The lives and practices of professional female fighters in the Andes
“Bizarre”, “ridiculous”, even “shameful”: these are words that Bolivians repeatedly associate with these women. Yet the lucha libre – wrestling shows starring women from traditional communities in Bolivia – remains one of the country’s most famed tourist attractions. With her folk costume of brightly-coloured cloth and a bowler hat, the cholita is an iconic sight. Add a rush of adrenaline, a shabby sports hall and a furiously enthusiastic crowd, and this certainly beats examining the curiosities in the local market place for entertainment value.
Women, however, don’t strictly belong to the wrestling tradition. The lucha de cholitas was introduced in the 1950s, on the initiative of coach Juan Mamani. “It was his idea for attracting tourists”, says Juan Fabbri, a young La Paz anthropologist. “It’s grown popular with the locals too. What was good for gringos had to be good for us Bolivians.” Although it may be a relatively new phenomenon, the lucha libre has its roots in the Andean past: “In the Andes, a woman had to be strong to survive.” Fabbri explains. “Women performed heavy physical tasks, carried weights and couldn’t hesitate to defend themselves. The delicate woman is a European invention.”
Inside the Ring
The wrestling hall is packed with tourists and locals alike, the former occupying a row of VIP chairs in the front. The loudspeakers boom out “Eye of the Tiger” by Survivor as the first cholita appears. Graceful in her newly designed outfit, Martha “La Altena” emerges from backstage with her skirts twirling and a swing in her step. She is to fight with a man. “I’ve had a whole family of wrestlers”, Martha says. “I wanted to be strong, just like my father. That’s why I chose the ring. I’m grateful for the opportunity. I think it’s good for Bolivian women.”
Soon after beginning, the fight goes terribly wrong for Martha. Her adversary, a chubby but tough-looking man in a zebra costume, throws her onto the ground. Blood flows. The referee approaches, and his impartiality suddenly disappears. They throw Martha around the ring, kicking her, pulling her legs apart. The audience boos and hisses. Eggs and tomatoes fly onto the ring. “Martha! Martha!” the back rows chant. Martha stands up. The audience applauds. Cheers and shouts increase in volume as a chair lands on the referee’s head. The fight is evidently staged, the inevitable outcome clear to all from the start.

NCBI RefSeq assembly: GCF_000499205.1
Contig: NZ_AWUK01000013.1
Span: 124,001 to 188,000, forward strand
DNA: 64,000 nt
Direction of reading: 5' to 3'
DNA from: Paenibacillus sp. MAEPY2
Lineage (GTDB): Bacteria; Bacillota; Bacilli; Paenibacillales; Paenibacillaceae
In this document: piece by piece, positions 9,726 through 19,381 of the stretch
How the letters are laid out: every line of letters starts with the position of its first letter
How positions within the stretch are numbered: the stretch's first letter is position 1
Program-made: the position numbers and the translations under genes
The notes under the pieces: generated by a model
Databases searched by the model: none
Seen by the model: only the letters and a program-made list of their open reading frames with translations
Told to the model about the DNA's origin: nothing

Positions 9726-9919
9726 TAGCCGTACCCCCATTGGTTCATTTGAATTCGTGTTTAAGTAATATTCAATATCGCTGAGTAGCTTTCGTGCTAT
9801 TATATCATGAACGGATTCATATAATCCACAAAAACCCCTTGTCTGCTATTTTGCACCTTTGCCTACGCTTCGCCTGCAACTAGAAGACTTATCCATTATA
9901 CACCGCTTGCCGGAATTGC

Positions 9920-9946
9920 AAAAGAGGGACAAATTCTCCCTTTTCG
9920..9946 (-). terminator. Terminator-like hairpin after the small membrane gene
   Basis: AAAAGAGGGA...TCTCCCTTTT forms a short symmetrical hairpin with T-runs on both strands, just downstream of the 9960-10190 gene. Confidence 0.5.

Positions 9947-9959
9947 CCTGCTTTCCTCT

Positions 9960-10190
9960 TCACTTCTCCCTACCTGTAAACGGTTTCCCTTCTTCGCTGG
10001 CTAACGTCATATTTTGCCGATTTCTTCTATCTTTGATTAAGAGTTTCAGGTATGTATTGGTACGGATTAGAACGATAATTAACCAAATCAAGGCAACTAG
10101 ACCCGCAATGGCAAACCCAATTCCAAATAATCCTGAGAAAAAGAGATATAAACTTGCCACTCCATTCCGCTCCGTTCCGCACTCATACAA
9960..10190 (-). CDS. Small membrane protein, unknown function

Behind the Scenes
“Sometimes it’s hard”, Martha says after her fight. “Sometimes I’m ashamed to go to the market. I don’t know if I’d encourage my daughters to become luchadoras. But most people support me eventually, and my family stands by me all the time.” Not all wrestlers are so lucky. Martha’s friend Carmen Rosa first became a luchadora to defend herself from an abusive husband. Carmen firmly agrees with Martha that what they are doing is important. The lucha libre simultaneously represents a return to traditional values and an important step in the advancement of women’s rights.
Another fight begins. Both women are household names here, and the audience’s applause is deafening. “What do we call Jennifer?” the announcer shouts. “Loca!” the back rows scream in excitement, cheering and jeering at the same time. “Crazy!” Jennifer enters the ring, wielding a pair of scissors like a medieval sword. “It’s you who are crazy!” she yells at the public. “Coming here! Watching all this! Actually enjoying it. It’s you who are insane!”
Joanna Kozlowska is a member of Global21, a student network of international affairs magazines and a partner of FutureChallenges. A longer version of this article was first published in The Oxonian Globalist.